Adam Grant: I think you can. I don’t think it’s easy, right? So, I think the depressing part of this story is that it is much easier to change culture by removing people than it is to change those people’s behavior, especially if those are powerful people.

Preet Bharara: What kind of leaders are the best personality type? Have you discovered over time that there’s a certain kind of prototype personality, introvert, extrovert, confident, self-doubting to some degree, or does it vary; there are different kinds of superstar leaders depending on the place?

Adam Grant: We’ve been studying leadership and personality for decades, and it’s very rarely true that there’s any one trait that defines a great leader. So, there are traits that define bad leaders. And I think it’s pretty easy to make the list of, okay, it’s better to be a giver than a taker, as one example. If you look at other dimensions of leadership, it’s better to be long-term focused than short-term focused. No surprise there. It’s better to see a lot of potential in people than to assume that they’re stupid and incompetent.

Preet Bharara: Right.

Adam Grant: I think one of the—sort of the big a-has that comes out of my field is great leadership is less about the traits you have, and it’s much more about how you use them, which is a question of adaptability and saying, all right, I might want to show my emotions a little bit in one situation because I need other people to be concerned.

Preet Bharara: Right.

Adam Grant: And I might want to sort of keep them in check in another situation because I need other people to be calm and focused. I think there’s a fun way to look at this that often sort of—that turns out to be revealing. We normally talk about optimism and pessimism in this realm. And I want to modify that a little bit and say it’s really useful to know if you’re more of a strategic optimist or a defensive pessimist.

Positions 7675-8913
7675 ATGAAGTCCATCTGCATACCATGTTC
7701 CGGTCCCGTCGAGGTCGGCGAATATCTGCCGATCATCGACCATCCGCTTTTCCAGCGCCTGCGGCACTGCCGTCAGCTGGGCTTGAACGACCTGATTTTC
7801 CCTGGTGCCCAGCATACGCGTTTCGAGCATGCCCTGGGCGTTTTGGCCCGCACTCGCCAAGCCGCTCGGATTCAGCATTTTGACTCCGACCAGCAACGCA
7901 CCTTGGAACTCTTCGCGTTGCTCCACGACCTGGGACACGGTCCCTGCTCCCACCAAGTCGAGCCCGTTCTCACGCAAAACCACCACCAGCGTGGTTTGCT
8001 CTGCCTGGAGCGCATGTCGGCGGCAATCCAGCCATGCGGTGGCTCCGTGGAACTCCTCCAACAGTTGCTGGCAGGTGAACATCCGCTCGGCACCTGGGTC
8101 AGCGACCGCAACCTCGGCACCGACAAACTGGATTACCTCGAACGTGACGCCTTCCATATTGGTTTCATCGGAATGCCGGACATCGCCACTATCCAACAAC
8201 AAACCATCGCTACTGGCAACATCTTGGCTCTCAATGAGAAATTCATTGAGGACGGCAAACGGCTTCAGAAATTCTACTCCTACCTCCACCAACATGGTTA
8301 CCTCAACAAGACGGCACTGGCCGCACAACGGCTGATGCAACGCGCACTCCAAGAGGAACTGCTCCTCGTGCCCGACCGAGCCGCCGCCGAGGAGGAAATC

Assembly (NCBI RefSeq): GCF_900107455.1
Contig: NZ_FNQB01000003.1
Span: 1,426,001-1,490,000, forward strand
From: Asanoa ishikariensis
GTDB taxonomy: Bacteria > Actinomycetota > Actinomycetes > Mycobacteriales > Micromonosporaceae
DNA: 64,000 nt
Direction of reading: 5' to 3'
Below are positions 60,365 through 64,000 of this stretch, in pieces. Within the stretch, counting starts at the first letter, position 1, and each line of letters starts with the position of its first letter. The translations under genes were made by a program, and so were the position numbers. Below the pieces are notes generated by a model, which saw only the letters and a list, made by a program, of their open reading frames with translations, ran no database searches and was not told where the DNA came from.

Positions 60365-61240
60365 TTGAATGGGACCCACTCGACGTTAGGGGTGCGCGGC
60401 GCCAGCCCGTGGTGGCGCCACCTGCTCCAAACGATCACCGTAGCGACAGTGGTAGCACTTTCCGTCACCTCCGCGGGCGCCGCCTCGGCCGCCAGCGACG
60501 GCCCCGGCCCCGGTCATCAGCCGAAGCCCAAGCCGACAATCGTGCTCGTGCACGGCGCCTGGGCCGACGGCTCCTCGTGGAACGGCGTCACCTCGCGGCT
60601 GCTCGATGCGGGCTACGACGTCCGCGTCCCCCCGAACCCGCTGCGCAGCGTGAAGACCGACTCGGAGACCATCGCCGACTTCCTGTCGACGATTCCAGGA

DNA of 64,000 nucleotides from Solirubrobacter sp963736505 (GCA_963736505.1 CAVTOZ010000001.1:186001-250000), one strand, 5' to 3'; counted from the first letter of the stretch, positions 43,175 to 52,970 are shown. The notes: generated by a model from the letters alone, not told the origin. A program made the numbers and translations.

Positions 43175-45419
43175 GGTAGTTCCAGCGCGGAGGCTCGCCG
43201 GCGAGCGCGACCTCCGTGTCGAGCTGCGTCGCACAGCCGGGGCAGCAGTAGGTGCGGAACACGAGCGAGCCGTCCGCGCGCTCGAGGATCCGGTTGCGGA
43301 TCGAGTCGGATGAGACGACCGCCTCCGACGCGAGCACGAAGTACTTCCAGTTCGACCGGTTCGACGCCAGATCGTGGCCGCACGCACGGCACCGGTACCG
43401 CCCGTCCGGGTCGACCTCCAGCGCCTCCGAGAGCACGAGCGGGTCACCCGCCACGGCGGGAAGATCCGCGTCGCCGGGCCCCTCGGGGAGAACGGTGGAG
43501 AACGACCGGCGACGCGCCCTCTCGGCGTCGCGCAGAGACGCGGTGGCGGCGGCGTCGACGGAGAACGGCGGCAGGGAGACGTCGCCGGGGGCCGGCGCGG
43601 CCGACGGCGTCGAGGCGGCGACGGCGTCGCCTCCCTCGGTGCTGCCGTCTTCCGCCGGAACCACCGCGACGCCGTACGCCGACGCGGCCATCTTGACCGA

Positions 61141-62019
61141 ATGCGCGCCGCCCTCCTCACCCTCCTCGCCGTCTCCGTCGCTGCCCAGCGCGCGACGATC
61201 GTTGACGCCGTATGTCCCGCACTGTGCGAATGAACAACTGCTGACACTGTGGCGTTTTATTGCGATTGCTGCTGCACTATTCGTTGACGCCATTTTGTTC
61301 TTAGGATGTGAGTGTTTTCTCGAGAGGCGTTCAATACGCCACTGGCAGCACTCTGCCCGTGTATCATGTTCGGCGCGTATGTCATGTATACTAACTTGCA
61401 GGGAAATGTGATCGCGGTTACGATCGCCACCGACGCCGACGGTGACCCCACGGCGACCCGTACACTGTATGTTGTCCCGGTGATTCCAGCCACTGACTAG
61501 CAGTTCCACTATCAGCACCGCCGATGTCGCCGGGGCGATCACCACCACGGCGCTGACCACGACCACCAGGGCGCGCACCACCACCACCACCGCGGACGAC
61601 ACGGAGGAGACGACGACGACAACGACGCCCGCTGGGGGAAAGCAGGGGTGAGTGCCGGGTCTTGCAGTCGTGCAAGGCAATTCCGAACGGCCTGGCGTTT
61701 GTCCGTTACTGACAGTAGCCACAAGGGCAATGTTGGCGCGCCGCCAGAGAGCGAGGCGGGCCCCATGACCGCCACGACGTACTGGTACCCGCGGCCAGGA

Preet Bharara: I don’t know. Which one am I?

Adam Grant: I don’t know. We’re gonna find out. You ready?

Preet Bharara: Yes, please.

Adam Grant: So, take me back to law school.

Preet Bharara: Yes.

Adam Grant: And about a week before you had a major exam, what was your emotional experience like?

Preet Bharara: Well, I think I’ve evolved a lot since law school, but I’ll go with the experiment. A week before the exam, the first major exam, I was probably terrified, nervous. I wanted to be a successful lawyer, and I was thinking ahead to what career I might have, and so I thought this test was incredibly important. Grades, I felt, were more important in law school than in college. So, I was a total stress case.

Adam Grant: Sweet. And now?

Preet Bharara: Well, I don’t take legal exams anymore, so—

Adam Grant: Before a big trial, or a big speech or a lecture.